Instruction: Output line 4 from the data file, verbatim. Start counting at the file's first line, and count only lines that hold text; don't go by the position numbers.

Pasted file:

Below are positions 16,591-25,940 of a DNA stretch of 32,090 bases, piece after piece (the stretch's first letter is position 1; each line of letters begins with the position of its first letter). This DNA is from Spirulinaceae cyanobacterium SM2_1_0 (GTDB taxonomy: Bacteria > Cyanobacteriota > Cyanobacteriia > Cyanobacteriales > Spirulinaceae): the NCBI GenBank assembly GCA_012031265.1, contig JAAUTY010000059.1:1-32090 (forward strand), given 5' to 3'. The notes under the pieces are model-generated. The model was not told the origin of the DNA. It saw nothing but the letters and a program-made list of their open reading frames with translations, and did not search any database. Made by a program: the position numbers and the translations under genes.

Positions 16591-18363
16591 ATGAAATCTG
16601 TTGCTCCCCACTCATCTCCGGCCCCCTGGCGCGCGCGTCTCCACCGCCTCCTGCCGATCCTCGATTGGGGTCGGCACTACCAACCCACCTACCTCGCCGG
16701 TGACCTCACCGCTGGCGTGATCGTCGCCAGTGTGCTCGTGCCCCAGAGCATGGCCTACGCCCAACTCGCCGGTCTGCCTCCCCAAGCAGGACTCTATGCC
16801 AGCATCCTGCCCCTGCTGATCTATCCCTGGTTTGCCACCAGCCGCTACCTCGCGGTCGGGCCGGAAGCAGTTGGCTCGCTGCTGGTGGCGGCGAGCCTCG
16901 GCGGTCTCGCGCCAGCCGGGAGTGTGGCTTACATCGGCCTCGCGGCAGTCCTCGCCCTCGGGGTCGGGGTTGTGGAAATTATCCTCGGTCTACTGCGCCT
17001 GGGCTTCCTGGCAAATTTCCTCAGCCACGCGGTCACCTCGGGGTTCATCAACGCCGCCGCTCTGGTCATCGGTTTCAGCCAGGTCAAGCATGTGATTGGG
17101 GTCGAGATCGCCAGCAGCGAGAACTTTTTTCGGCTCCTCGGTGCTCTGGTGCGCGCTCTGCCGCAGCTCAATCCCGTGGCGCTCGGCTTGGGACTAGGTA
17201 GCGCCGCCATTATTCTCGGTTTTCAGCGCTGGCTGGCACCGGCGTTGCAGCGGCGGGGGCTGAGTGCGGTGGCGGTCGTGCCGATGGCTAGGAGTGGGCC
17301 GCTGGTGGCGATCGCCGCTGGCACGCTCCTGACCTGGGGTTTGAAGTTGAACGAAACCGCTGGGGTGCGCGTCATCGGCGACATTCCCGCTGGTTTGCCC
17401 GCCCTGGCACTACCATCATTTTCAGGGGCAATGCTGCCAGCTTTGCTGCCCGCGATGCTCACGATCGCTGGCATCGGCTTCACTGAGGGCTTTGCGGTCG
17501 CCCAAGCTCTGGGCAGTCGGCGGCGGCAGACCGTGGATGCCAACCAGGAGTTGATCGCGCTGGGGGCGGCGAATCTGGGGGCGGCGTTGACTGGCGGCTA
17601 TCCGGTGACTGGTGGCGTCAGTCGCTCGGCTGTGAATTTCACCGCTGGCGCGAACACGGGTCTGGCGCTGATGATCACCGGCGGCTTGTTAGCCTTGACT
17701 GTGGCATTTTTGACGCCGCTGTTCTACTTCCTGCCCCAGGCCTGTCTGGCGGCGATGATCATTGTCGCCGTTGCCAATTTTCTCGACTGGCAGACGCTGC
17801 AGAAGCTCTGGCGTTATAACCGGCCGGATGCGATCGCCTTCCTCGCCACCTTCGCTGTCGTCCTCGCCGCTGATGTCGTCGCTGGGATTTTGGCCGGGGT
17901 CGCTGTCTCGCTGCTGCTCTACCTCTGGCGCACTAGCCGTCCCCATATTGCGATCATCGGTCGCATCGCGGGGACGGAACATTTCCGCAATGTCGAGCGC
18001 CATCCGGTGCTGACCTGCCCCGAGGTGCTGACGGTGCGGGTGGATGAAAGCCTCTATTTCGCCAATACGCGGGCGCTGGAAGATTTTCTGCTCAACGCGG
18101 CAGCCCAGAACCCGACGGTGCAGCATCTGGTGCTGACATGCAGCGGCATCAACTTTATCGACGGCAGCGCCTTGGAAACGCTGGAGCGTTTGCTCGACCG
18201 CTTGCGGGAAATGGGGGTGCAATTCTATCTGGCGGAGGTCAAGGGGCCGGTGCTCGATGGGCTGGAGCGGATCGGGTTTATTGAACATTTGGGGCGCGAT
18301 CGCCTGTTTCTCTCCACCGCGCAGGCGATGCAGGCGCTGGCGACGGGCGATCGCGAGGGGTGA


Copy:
16601 TTGCTCCCCACTCATCTCCGGCCCCCTGGCGCGCGCGTCTCCACCGCCTCCTGCCGATCCTCGATTGGGGTCGGCACTACCAACCCACCTACCTCGCCGG